Inside the .gnupg directory, the only file that exists currently is the options or gpg.conf file, which contains a set of default options that you can tweak if you wish. It is a standard # -commented file, so while some of the options may be arcane, the format is a familiar standard that makes it a bit easier to follow. After the above step, some new files will be created by what you do next in actually making the keys.

Now that everything is set up, the creation of new keys is pretty straightforward. To do so, invoke gpg with the --gen-key command. This will bring up an interactive menu that will prompt you for required information. What follows is an example of the interactive menu with brief explanations of what is occurring throughout:

 # gpg --gen-key gpg (GnuPG) 1.0.7; Copyright (C) 2002 Free Software Foundation, Inc. This program comes with ABSOLUTELY NO WARRANTY. This is free software, and you are welcome to redistribute it under certain conditions. See the file COPYING for details. gpg: Warning: using insecure memory! gpg: please see http://www.gnupg.org/faq.html for more information gpg: keyring '/home/budcobackup/.gnupg/secring.gpg' created gpg: keyring '/home/budcobackup/.gnupg/pubring.gpg' created Please select what kind of key you want:    (1) DSA and ElGamal (default)    (2) DSA (sign only)    (4) ElGamal (sign and encrypt)    (5) RSA (sign only) Your selection?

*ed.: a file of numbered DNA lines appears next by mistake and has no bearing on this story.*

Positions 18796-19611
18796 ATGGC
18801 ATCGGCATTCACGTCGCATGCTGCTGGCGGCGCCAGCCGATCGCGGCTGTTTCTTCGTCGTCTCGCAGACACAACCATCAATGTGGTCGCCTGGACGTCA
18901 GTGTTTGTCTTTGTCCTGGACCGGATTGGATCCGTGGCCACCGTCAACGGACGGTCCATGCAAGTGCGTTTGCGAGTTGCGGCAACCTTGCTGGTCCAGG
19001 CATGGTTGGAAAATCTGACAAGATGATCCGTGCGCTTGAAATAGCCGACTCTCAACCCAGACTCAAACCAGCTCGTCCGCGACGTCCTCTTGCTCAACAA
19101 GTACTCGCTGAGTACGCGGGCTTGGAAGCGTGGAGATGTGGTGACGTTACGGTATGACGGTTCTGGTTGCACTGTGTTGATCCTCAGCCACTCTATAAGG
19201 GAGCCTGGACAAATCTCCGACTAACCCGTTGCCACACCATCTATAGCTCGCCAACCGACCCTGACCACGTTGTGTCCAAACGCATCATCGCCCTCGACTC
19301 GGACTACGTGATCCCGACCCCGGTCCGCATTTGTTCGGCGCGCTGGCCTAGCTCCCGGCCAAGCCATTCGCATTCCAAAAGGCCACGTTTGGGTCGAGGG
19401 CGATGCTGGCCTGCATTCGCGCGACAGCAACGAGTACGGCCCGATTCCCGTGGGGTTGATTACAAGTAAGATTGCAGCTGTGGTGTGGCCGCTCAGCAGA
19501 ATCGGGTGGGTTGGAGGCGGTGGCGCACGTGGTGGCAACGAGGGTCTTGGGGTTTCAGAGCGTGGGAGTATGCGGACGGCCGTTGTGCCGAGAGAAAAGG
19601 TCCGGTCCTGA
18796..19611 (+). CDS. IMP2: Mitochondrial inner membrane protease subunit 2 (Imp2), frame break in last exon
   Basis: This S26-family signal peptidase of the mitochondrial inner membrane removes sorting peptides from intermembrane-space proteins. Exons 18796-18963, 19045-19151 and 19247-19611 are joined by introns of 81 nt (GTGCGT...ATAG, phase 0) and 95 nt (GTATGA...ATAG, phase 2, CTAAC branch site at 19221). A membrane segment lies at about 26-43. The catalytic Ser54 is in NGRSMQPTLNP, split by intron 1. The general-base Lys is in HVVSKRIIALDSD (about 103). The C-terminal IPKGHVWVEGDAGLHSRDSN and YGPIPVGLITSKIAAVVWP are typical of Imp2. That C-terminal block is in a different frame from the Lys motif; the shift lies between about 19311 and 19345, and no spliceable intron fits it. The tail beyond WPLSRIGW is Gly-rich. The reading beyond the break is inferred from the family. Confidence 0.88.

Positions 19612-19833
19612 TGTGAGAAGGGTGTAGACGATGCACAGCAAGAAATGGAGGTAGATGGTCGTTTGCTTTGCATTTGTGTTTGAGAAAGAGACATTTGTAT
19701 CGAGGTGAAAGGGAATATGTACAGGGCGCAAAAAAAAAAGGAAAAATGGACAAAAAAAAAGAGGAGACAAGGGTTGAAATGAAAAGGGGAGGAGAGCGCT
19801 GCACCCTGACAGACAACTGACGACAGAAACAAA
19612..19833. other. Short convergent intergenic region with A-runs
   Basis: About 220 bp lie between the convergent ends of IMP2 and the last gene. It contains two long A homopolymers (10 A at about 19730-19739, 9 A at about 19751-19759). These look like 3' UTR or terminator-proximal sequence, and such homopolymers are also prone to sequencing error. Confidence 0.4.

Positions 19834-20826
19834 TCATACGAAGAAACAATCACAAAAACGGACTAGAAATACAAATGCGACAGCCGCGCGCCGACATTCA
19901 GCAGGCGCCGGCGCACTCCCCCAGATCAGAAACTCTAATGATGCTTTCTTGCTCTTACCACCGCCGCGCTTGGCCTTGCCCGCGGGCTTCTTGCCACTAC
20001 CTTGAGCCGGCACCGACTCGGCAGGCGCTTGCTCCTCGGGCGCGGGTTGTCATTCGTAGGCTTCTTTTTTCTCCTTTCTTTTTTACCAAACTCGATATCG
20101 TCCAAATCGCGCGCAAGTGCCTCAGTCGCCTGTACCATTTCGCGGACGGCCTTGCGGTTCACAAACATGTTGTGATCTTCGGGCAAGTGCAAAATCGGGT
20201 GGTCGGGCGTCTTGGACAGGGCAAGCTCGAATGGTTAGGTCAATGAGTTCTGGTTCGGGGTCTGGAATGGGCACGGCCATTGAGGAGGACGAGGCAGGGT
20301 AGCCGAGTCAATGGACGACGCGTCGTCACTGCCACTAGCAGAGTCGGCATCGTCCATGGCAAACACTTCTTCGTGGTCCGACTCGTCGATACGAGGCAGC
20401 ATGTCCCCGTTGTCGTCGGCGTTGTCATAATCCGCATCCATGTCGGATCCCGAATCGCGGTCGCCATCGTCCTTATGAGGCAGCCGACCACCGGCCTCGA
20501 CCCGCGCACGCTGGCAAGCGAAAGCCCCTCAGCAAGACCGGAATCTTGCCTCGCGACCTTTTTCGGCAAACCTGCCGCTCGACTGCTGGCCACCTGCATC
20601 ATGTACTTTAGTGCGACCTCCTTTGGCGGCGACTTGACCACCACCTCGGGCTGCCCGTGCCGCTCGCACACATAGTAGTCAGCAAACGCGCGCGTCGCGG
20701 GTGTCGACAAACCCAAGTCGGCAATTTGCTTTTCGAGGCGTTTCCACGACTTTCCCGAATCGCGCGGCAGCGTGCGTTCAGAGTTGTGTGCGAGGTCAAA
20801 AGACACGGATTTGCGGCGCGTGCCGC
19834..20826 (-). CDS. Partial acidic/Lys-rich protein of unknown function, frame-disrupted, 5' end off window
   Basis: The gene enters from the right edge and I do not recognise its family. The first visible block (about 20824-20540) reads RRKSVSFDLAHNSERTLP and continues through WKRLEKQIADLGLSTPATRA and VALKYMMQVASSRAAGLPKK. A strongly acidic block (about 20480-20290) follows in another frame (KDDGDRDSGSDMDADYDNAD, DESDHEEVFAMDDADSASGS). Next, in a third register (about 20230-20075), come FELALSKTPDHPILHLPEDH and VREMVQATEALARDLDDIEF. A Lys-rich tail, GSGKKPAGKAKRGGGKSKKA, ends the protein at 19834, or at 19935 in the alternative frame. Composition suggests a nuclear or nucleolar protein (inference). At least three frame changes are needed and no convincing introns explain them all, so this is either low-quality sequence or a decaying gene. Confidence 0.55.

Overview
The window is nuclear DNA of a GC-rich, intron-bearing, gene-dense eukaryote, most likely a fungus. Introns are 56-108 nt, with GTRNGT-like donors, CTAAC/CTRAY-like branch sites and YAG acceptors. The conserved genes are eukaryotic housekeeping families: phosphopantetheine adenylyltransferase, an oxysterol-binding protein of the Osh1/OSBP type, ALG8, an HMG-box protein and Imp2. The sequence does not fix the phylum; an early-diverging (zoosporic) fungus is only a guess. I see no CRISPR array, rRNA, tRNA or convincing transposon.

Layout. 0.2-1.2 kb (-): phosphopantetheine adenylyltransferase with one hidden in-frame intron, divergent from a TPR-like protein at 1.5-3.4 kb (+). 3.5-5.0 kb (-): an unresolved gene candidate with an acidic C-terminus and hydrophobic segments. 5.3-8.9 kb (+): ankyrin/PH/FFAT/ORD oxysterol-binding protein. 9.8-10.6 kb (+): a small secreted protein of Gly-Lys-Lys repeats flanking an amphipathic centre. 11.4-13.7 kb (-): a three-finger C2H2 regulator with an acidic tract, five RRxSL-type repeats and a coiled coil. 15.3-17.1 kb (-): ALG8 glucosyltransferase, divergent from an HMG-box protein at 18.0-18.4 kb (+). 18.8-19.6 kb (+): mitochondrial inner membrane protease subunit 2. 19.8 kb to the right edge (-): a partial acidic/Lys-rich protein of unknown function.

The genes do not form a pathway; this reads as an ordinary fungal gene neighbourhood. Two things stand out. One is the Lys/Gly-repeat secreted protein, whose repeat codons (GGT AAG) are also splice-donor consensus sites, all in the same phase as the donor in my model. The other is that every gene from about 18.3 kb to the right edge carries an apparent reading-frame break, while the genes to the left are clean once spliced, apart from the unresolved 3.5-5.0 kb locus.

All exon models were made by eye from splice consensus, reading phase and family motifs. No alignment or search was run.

As you can see, there are four choices, with 1 being the default. At this point, you want to pick the default so that you can perform whatever encryption operations you need to. Picking option 1 will allow you to create encrypted and, if you wish, signed messages that are compatible with the OpenPGP standard.

Upon selecting option 1, a new set of choices will come up. At this point you will be selecting a key size . The menu looks like this:

 Your selection? 1 DSA keypair will have 1024 bits. About to generate a new ELG-E keypair.               minimum keysize is  768 bits               default keysize is 1024 bits     highest suggested keysize is 2048 bits What keysize do you want? (1024)